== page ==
English-only lawsuit

Three Mexican-American families are suing a Wichita Catholic school that requires students to promise to speak English in school: “Lawyers for the families say it’s racial discrimination and therefore violates their civil rights.”

Apparently, St. Anne’s adopted the policy to stop students from using Spanish to insult classmates.

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  1. Richard Nieporent says:

    lawyers for the families say it’s racial discrimination and therefore violates their civil rights

    Since when is Spanish a race?

  2. Is it a public school? It doesn’t sound like it. If the family is *so* unhappy, they’re always welcome to take their business to public schools.

  3. Reality Czech says:

    It’s a private school. The First Amendment doesn’t apply to it.

    This suit should be summarily tossed for lack of a valid complaint.

  4. There are rules like this at my mother’s workplace too. I don’t see what the big idea is.

  5. R.C. above is 100% correct. They should lose. It is a private, Catholic institution. If this was a public school it’d be a different story.

  6. How the suit’s disposed of isn’t just a matter of the applicable law though. It’s also a matter of the legal talent involved as well as the depth of the pockets on both sides. And then there’s the judge.

    The story’s pretty thin but it doesn’t mention anything about monetary damages so the families are probably looking for an injunction and maybe costs.

    How much is it worth the diocese to prevent the families from enforcing their preferences on the school?

  7. Would they really have no case? They wouldn’t be asserting Constitutional arguments, certainly not First Amendment arguments as suggested, but state or federal antidiscrimination arguments. A public accommodation doesn’t have to be a state facility; a privately owned restaurant, hotel, or (presumably) school can violate antidiscrimination statutes. That was the whole purpose of the Civil Rights Act. You can’t have a private school that discriminates against people for their race or nationality; the question would be whether prohibiting the speaking of the students’ native language would qualify as such discrimination. And I believe that courts in the past have taken a dim view of schools prohibiting Native American languages being spoken by their students.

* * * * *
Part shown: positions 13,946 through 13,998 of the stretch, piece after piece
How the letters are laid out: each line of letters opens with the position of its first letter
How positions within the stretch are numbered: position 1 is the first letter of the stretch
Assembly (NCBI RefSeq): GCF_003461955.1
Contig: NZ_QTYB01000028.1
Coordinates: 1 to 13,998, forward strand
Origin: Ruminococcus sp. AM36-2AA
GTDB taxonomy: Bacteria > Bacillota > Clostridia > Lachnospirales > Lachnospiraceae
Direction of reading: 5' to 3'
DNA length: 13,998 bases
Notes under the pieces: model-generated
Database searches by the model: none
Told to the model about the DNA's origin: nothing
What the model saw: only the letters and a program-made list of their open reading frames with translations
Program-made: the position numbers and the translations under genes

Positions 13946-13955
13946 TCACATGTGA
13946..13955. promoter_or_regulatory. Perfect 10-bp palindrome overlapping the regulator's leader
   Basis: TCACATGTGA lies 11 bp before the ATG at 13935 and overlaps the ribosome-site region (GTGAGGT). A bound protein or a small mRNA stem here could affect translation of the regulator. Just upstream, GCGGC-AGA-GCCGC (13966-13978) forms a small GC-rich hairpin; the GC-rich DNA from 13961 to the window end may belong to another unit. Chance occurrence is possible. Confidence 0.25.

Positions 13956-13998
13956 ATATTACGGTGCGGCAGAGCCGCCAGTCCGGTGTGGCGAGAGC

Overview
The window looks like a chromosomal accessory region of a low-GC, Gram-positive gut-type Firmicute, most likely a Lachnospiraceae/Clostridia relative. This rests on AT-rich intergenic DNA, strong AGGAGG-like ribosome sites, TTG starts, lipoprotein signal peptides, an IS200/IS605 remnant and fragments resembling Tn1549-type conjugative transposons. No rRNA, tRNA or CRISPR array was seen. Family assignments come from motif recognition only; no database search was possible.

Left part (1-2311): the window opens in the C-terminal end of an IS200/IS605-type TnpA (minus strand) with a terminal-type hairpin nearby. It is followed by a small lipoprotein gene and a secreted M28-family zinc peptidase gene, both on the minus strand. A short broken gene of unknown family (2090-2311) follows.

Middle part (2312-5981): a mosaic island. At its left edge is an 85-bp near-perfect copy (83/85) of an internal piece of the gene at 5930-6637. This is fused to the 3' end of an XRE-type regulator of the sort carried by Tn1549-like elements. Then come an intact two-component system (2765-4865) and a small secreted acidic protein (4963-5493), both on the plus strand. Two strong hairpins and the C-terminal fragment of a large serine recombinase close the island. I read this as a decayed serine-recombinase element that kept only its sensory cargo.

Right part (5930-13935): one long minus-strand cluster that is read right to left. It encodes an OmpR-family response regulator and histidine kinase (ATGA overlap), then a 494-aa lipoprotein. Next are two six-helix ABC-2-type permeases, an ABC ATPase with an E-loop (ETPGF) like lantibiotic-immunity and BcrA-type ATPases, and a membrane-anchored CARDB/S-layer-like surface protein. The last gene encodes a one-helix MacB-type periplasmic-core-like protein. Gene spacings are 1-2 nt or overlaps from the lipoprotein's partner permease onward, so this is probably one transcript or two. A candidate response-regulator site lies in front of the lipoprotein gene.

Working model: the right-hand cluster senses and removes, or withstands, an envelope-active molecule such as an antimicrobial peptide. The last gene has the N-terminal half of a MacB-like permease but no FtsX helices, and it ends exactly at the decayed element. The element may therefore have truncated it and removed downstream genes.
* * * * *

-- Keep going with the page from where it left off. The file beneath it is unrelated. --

8. Catch Thirty-Three says:

    The issue of this being a private school set aside for one second: I find this mind-blowing. When my mother entered public school as a native German speaker, no one coddled her. There were no bilingual programs for German immigrants. And even if my grandmother wanted to seek such a thing, the public schools of the time would have let her know that she was in the United States now, and that if she wanted her daughter to go to a German speaking institution, perhaps she should have never emigrated to the United States.

    Okay. That being said, the previous posters are correct, this is a private institution, and can (we hope!) set its own rules.

  9. One question, was the rule in effect when the children started at the school?

  10. Bill Leonard says:

    I’m not so sure that any of the above arguments on behalf of the plaintiffs apply. The plain fact is, you don’t have to send your kids to any private school.